Formulas frozen in time

We’ve seen an unfortunate number of collapses this year, but none has elicited the same emotional response as the demise of clothing retailer Fletcher Jones and chocolate seller Darrell Lea.

The similarities are obvious. Both had a history of family ownership. Both became developed iconic brands, national footprints and legendary products. In the case of Fletcher Jones, it was their famous men’s trousers; for Darrell Lea, it was their Rocklea Road.

But perhaps most telling was the fact that both were arguably at their apex some decades ago. The names and locations of the shopping centres they lived in might have changed, but Fletcher Jones and Darrell Lea changed their basic product range and their philosophy very little.

And why not? For years, the formula worked. Customers knew what they were getting and were prepared to pay for it. Both companies placed themselves at the upper end of the mid-market. Not too expensive, but not too cheap. Good value, good quality. Everyone knew what they were going to get and customer loyalty from a big group of shoppers who grew up with their brand was probably high.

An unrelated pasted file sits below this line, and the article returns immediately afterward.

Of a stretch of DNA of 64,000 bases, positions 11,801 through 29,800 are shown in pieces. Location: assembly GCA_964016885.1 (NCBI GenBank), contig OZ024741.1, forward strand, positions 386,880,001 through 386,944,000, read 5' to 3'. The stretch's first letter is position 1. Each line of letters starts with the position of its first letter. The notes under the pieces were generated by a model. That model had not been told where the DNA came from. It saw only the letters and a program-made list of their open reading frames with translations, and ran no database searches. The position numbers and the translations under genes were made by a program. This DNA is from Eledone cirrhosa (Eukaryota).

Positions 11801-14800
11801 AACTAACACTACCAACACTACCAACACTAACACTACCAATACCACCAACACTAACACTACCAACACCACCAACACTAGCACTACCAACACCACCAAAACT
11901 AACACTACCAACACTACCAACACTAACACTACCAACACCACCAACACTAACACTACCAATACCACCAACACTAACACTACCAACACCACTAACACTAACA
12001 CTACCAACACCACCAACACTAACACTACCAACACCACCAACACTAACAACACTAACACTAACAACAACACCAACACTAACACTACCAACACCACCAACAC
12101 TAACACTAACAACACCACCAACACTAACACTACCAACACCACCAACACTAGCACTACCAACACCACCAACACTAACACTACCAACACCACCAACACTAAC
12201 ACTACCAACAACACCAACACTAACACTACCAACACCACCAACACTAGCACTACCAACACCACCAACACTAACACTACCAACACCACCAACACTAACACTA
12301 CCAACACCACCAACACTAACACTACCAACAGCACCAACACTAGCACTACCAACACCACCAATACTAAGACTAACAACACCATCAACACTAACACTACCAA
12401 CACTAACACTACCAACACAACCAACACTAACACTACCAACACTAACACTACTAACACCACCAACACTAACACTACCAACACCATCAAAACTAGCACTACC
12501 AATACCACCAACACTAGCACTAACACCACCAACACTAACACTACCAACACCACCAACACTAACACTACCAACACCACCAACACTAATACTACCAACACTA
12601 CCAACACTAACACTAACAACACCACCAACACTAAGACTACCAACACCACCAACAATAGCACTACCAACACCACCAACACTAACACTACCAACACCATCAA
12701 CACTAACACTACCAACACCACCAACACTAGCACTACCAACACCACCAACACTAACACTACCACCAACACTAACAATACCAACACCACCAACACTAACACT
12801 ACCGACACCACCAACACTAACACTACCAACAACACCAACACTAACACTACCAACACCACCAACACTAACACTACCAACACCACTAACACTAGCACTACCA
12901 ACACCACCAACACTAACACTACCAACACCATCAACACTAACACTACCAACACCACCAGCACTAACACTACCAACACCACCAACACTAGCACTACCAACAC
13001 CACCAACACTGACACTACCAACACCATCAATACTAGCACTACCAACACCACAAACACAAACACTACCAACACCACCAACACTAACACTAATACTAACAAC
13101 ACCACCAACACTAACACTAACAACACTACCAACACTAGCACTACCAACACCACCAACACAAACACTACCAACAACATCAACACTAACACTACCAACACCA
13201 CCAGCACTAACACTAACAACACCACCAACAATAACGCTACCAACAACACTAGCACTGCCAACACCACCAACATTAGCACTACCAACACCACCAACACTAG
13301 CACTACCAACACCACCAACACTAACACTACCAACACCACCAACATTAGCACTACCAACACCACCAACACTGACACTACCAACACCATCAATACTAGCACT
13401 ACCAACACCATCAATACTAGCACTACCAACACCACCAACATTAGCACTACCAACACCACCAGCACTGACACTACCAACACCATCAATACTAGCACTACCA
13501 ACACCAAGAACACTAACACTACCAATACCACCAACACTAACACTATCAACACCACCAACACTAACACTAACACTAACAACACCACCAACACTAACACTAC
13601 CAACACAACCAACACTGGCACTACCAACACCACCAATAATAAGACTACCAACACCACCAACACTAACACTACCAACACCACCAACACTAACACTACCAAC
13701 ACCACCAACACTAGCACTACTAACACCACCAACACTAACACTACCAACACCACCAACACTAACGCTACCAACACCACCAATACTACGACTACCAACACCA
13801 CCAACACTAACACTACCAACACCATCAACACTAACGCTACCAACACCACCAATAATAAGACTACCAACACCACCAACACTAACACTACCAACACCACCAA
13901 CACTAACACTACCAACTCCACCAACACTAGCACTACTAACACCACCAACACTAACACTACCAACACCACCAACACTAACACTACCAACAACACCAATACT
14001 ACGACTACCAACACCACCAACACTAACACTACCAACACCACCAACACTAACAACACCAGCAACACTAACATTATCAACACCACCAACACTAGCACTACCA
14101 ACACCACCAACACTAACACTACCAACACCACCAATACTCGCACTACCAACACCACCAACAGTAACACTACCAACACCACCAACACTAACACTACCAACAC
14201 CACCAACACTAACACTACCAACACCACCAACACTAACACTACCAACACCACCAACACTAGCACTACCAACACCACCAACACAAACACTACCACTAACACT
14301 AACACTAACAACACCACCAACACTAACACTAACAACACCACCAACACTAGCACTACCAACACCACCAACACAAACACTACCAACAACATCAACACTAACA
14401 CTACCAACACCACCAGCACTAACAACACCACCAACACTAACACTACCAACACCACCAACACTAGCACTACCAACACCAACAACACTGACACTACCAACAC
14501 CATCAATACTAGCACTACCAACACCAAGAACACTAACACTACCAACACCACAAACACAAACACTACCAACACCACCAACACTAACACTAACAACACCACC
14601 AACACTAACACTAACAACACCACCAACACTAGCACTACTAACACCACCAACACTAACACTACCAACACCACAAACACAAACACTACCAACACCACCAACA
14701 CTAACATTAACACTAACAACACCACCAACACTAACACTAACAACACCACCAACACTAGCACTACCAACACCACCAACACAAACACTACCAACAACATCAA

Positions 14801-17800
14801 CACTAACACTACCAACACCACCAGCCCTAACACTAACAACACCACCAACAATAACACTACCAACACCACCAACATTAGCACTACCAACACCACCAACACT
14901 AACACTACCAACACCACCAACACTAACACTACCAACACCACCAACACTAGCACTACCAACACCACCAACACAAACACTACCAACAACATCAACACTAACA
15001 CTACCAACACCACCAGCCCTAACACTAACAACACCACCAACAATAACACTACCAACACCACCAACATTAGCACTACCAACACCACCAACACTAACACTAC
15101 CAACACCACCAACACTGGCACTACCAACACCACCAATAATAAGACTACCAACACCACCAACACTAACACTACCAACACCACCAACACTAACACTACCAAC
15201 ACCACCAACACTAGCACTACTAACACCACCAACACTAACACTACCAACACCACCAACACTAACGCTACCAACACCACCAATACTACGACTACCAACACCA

Indeed, that’s exactly why many are emotional over the falls of these chains. These businesses are/were family favourites, seemingly frozen in time from a gentler, better age. It’s hard to say how much Fletcher Jones and Darrell Lea traded on a sense of nostalgia, but certainly Darrell Lea’s branding and packaging carried an unmistakably retro feel.

Can we blame the entrepreneurs behind Fletcher Jones and Darrell Lea for becoming frozen in time? Entrepreneurs often talk about finding the formula, the right mix of range, pricing, scale, branding, customer service and quality. Once you’ve got it, why change it?

For many years, the answer from the owners of Fletcher Jones and Darrell Lea was: Why indeed?

While both businesses did shift their models over the years – Fletcher Jones switched to importing rather than manufacturing, and Darrell Lea expanded its distribution footprint to include chemists and other retail outlets – the general philosophy and feel of the brands appeared to stay largely the same.

Sales may have slowed in the last three decades, but the two businesses survived. It was when this current bout of structural change belted the retail sector that their models finally cracked.

It’s sad to note that while Fletcher Jones would have been one of Australia’s better known brands, a buyer for the business could not be found. So frozen in time was the brand that it simply couldn’t be revived.

Will the same fate befall Darrell Lea? Reports this morning suggest a buyer was in the wings, but the deal fell over at the last minute. I expect the administrators will talk to plenty of tyre kickers, but there’s a danger Darrell Lea could be as frozen as Fletcher Jones.

The lesson for entrepreneurs is that past success is no guarantee of future success. A great formula that remains unchanged can sustain a business for many years, but the best formula is one that evolves with consumers and markets.


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